Seasoned operagoers are very familiar with Gaetano Donizetti, although most have only seen a paltry number of his works including the likes of “Lucia di Lammermoor,” “Anna Bolena” and “La Fille du Régiment.”
Donizetti is known as opera’s most prolific popular composer with over 70 operas to his name with many providing fertile unexplored territory. The innovative Chicago Opera Theater has forged an identity of pushing opera’s boundaries and wouldn’t normally be associated with such a recognizable figure. Yet it added to that ground-breaking reputation while also paying tribute to one of the giants of the opera world with its unique bel canto double bill of rarely performed works by the Italian, “Il Pigmalione” and “Rita,” that opened this weekend.
Two Different Animals
The works contrast in many ways. “Il Pigmalione” is Donizetti’s first opera while “Rita” is one of his last. The former is opera seria while the latter is commedia dell’arte. Each is one act, although not a whole lot of action happens in “Il Pigmalione,” while perhaps way too much takes place in “Rita.”
If they work as a pair, it’s not so much the individual quality of each opera as much as how together they reveal the evolution of the composer. Neither was performed in his lifetime. The oddity is that “Il Pigmalione” was first seen in 1960 in his birthplace of Bergamo while 100 years earlier, “Rita” was first performed in Paris in a performance taking place 12 years after Donizetti’s death.
“Il Pigmalione” was composed when he was 19-years-old and written in six days (!). He created Rita 25 years later when he was firmly established throughout the continent.
The Forerunner to Success
“Il Pigmalione” is based on the story from Ovid’s Metamorphoses of the sculptor Pygmalion, who fell in love with his sculptures. The story of Pygmalion by philosopher Jean-Jacques Rousseau is one of the sources for the libretto, whose author is unknown.
It’s about 40-minutes long and consists of sculptor Pigmalione, portrayed by tenor Javier Abreu, alone on stage for the bulk of the performance pining for his creations.
While Abreu accurately conveyed the madness and mania of his character, much of what he sang became repetitive. Maybe there’s a reason the librettist is unnamed since the text is somewhat banal and meandering.
That’s not to say that the performance didn’t have merit in other ways. The set design by William Boles under the guidance of director Amy Hutchison for Pigmalione’s studio featured a projection screen that showcased Italian neorealist cinema and brought vibrancy where the words could not. The music demonstrated hints of the style that Donizetti would become synonymous with and was performed with aplomb by maestro Francesco Milioto and his orchestra.
Overall, “Il Pigmalione” is about what you would expect from a 19-year-old composer and it only came to life a bit when Pigmalione’s sculpture Galatea came to life in the person of soprano Angela Mortellaro.
Send in the Clowns
Something unusual and interesting happened during intermission. During the set change for “Rita,” a pair of clowns were onstage providing entertainment. This all made sense once the second part of the double-bill began.
“Rita” is a comic opera about two men and a woman. The spin on this “love triangle” is that both men want nothing to do with Rita upon this chance reunion set in a café on the Italian coast in the 1950s.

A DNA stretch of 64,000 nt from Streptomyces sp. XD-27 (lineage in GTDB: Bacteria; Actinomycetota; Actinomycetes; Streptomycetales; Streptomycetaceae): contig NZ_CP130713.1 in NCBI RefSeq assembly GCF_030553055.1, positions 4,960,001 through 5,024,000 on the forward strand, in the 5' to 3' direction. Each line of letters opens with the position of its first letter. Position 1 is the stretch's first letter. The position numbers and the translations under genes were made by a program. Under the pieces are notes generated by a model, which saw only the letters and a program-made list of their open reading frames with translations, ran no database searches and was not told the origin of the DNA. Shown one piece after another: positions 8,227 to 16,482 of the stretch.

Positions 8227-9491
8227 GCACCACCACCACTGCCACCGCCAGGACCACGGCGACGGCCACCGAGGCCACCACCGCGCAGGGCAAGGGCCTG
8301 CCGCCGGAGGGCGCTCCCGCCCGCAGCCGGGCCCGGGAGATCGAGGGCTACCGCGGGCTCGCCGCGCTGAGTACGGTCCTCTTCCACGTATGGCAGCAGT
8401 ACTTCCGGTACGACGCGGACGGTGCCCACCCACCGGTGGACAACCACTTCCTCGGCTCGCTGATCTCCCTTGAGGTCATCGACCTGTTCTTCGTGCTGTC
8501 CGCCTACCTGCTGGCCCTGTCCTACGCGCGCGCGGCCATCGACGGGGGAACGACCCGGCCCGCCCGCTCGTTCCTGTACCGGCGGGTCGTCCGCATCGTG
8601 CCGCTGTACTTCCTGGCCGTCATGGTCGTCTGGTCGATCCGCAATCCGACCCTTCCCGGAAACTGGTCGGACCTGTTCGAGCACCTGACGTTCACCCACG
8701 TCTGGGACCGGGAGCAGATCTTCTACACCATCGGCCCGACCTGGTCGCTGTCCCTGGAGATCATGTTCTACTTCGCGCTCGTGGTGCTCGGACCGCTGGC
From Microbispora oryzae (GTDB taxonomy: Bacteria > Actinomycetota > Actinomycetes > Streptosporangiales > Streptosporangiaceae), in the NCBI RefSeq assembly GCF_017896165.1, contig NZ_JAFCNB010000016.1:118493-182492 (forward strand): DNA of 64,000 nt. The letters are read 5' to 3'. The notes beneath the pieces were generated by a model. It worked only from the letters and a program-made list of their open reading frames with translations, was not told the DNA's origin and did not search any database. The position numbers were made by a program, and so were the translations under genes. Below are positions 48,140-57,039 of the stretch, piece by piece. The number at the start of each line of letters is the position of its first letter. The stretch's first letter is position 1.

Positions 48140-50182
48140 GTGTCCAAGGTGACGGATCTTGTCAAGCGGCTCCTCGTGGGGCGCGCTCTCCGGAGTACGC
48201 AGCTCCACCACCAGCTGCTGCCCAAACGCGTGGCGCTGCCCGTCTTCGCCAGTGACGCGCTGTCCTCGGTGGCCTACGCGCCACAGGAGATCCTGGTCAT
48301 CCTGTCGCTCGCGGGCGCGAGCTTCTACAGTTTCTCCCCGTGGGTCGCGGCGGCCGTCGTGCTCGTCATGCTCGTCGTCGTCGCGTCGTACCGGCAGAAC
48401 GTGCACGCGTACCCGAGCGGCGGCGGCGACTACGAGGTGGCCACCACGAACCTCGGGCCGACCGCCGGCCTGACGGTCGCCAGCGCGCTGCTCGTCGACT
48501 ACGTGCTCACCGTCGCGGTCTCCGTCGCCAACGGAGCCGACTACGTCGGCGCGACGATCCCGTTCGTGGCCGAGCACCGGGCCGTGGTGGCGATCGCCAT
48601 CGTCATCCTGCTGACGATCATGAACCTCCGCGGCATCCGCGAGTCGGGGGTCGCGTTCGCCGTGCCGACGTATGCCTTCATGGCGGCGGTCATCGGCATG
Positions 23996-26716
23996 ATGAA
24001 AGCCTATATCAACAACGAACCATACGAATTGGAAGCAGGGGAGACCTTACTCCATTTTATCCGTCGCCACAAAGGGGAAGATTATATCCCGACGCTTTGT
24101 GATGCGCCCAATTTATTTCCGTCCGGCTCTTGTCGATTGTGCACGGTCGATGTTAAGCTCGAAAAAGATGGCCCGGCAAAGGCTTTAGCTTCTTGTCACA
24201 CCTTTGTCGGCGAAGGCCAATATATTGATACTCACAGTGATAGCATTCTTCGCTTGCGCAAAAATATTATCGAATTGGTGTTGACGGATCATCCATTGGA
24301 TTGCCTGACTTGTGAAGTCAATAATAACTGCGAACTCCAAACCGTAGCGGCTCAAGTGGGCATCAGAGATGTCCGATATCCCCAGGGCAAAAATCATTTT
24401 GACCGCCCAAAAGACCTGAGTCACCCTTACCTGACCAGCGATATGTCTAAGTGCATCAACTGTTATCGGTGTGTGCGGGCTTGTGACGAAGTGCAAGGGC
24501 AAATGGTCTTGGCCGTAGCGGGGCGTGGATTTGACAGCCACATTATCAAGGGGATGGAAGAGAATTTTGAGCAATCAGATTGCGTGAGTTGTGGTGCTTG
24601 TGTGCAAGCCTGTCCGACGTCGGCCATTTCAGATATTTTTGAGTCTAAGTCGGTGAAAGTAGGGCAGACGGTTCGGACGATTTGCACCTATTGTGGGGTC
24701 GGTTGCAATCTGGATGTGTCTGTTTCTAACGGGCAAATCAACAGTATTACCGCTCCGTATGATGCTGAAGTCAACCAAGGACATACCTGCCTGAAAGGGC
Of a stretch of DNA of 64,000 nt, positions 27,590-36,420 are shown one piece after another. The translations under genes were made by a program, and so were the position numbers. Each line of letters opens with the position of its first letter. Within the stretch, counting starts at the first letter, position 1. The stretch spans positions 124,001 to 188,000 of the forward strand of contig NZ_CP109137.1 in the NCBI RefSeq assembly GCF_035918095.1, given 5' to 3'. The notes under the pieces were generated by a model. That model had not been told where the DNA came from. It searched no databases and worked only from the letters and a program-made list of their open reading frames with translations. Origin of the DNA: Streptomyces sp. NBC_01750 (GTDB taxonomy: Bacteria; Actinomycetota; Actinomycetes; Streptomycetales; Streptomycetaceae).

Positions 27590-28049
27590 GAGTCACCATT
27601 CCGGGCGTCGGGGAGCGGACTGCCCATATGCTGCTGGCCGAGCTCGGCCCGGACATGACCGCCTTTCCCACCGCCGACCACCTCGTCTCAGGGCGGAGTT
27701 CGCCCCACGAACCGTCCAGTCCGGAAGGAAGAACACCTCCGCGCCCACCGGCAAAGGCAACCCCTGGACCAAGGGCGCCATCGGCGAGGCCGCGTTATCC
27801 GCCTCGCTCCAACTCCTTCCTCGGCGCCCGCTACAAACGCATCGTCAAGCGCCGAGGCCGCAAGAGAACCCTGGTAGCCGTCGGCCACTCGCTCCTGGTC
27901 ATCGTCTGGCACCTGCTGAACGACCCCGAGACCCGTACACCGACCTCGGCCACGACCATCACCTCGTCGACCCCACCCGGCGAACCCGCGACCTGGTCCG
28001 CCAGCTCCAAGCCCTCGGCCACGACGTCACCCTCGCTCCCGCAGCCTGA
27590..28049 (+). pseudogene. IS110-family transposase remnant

Chicago Opera Theater added some twists to the proceedings. The original version of the opera is in French, although it is now mostly performed in Italian. While this performance was sung in Italian, the spoken dialogue was made more accessible in English as the performers humorously broke the third wall to talk to the audience.
The clowns grew to four and were omnipresent with sight gags and hi-jinks that were hilarious throughout. It was all under the guidance of the ‘Director of Clowning’ Adrian Danzig, who received a bigger bio in the program than anyone else and rightfully so. The clowns were a perfect complement to the principals.
The singers from “Il Pigmalione” comprised two-thirds of the Rita cast. Abreu was Beppe, the current husband of Rita who is tired of being beaten by her. Mortellaro was Rita, while baritone Keith Phares was Gasparo, previously married to her and thought to be dead at sea.
These performers were said to be handpicked for these roles by Milioto and it was hard to imagine better casting. Abreu was simply the star of the night, partly because of the physical demands his role had in contrast to the others. The Puerto Rican had to climb down from the balcony in the opening moments and later sang while “flying” in a scene you have to see in person to appreciate.
If the material in “Il Pigmalione” did him no favors, Abreu flourished in Rita with his bel canto singing and hysterical facial expressions of a henpecked husband. His stage presence lit up the auditorium.
Mortellaro, who only briefly appeared in “Il Pigmalione,” was a commanding Rita. She looked convincing as a stereotypical, dark-haired Italian beauty that men fall in love with while simultaneously sweetly delivering domineering words that showed why these same men desired to leave her. There’s not a moment when she is around that you don’t realize that she is on stage.
Phares’ Gasparo is more of an alpha male to Abreu’s Beppe and his panache brought a different energy to the show. The baritone provided one of the night’s best moments when he broke into verse by another Italian composer (you can guess who) in a scene that includes a spoken line by someone outside the aforementioned trio in a hysterical surprise.
Such gags were in spirit with this opera and were proof that the Chicago Opera Theater doesn’t alaways take itself too seriously. Yet this was serious fun and a worthy homage to Donizetti with kudos to Hutchison, Danzig and the creative team on this lively and witty production.